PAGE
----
WILLIAMS: Was that the inauguration when he was vice president or president?
CHILDERS: When he was president. There was a group from Independence, and I’ve
got some pictures I’ll show you after while. We were the youngest people.
Can you imagine us young? We were young. And we went along with
them. Fortunately, and unfortunately for a friend of ours who couldn’t
make the inauguration, so we got to get his ticket to go. Judge Curley, he
had a case in federal court and just could not attend, so we filled in. We
had a sleeper, you know, not a compartment. The compartments were filled
with Independence people. I might say people of means, you know?
WILLIAMS: And that wasn’t you?
CHILDERS: First national bank independence mo. But I learned such a lesson. Sears home repair customer service phone number were so nice to us. They would
have us in their compartments, and we played poker. We did a little
nibbling every once in a while. But they didn’t treat us as fellow travelers.
We were treated as guests. Quite a lesson.
WILLIAMS: What was the inauguration ceremony and all of that like?
CHILDERS: Oh, it was wonderful. It was as cold as it could be. It was really cold, and
we, I think, were four or five rows back from the big platform, and we
listened to every word. And it really was cold but we were dressed pretty
WILLIAMS: Was there a reception or anything?
CHILDERS: Oh, yes, they had dinners for Mr. Truman and for Mr. [Alben] Barkley.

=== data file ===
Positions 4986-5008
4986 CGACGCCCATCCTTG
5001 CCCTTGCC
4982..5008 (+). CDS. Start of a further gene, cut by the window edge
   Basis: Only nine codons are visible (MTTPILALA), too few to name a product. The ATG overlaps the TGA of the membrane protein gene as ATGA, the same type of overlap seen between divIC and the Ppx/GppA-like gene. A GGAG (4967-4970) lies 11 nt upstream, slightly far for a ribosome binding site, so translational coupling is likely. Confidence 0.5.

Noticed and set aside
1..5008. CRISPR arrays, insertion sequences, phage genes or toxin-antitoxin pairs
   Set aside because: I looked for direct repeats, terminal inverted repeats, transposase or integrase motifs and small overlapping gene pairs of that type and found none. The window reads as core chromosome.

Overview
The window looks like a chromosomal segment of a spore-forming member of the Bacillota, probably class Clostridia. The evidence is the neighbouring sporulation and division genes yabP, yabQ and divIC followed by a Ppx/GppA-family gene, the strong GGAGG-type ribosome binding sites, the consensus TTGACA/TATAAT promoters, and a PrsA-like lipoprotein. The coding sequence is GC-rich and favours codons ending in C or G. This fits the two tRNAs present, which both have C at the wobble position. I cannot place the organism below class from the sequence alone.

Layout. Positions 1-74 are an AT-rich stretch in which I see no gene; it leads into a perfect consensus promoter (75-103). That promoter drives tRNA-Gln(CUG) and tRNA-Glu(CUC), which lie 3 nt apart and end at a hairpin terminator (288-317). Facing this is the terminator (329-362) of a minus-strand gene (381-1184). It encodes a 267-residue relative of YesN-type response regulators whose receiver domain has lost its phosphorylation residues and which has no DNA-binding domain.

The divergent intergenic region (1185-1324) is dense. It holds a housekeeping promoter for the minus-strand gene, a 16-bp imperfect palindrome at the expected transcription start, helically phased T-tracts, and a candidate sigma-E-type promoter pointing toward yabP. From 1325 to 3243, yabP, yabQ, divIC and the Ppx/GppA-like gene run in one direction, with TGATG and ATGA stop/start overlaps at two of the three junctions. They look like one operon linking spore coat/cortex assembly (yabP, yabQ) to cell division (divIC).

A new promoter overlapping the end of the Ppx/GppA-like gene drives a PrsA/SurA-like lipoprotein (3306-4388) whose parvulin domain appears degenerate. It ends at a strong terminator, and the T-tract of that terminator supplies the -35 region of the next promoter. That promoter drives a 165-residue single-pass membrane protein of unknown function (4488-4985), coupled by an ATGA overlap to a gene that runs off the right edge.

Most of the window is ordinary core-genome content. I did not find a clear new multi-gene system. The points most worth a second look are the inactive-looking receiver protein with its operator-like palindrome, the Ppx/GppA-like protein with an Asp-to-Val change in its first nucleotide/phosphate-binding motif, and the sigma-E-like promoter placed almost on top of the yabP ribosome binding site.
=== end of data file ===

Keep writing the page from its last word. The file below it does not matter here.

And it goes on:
You know, they called it the “Truman dinner” and the “Barkley,” the vice
president. The dinner was $35 each, and Mr. Barkley was $25 because it
was a less expensive hotel, because they were all filled with celebrities, you
know. I remember the president’s dinner just like it was yesterday. We had
eight at the table, and we had two waiters, and we had champagne. You
didn’t take a taste out that it wasn’t filled again. I’ll tell you, they were
most generous and kind to us all, you know. That’s one time I kind of
chickened out. I went down on the dance floor, and I wanted to dance with
Margaret, and I didn’t have enough spunk to intervene because there were
several handsome fellows around her, you know, and I. . I kind of
regretted that, you know? But we had a nice time, and we had two or three
receptions while we were there. One was at the Seiferts’ apartment at the
Mayflower. Now, Seiferts make candy, you know, and they were most
generous. I think they lived across the street from the William Chrisman
High School when she was going to school here. Very nice people, very
nice. Another one was Judge Bundschu. Now, he was a Republican, you
know, but he and Mr. Truman were buddies, and they had a reception there,
and somewhere else I can’t recall. But those were the most. . .
WILLIAMS: Did you get treated any differently because you were from Independence?
CHILDERS: No, I don’t think we did. But we were recognized, I’ll tell you that. It was
quite a deal. And going up on the train, we were up in the mountains or
somewhere in Virginia or somewhere, maybe. . Do you go through
mountains or something?
CHILDERS: I think we did. Anyway, the train broke in two, and it scooted on down a
couple of miles or so. It was quite a grade, but it was stopped. We were in
the front compartment, you know, front part of the train, and we stopped at
this station, and it was smoked up. It was terrible. We thought we’d get a
cup of coffee, but, gosh, it was like eating soot because it was all over you.
And they finally backed down and made the connection and pulled them
back on. They had the Gutenberg Bible on the train, and they had two
bodyguards—Mr. Rucker was one, and Homer Clemens—Mr. Clemens
just died here recently, he was ninety-some-odd years old—and they took
turns. One would go to lunch. The other would stay with the Bible,
because it was a very expensive thing. Once I got to hold the Bible while
Mr. Rucker relieved himself, I think it was. [chuckling]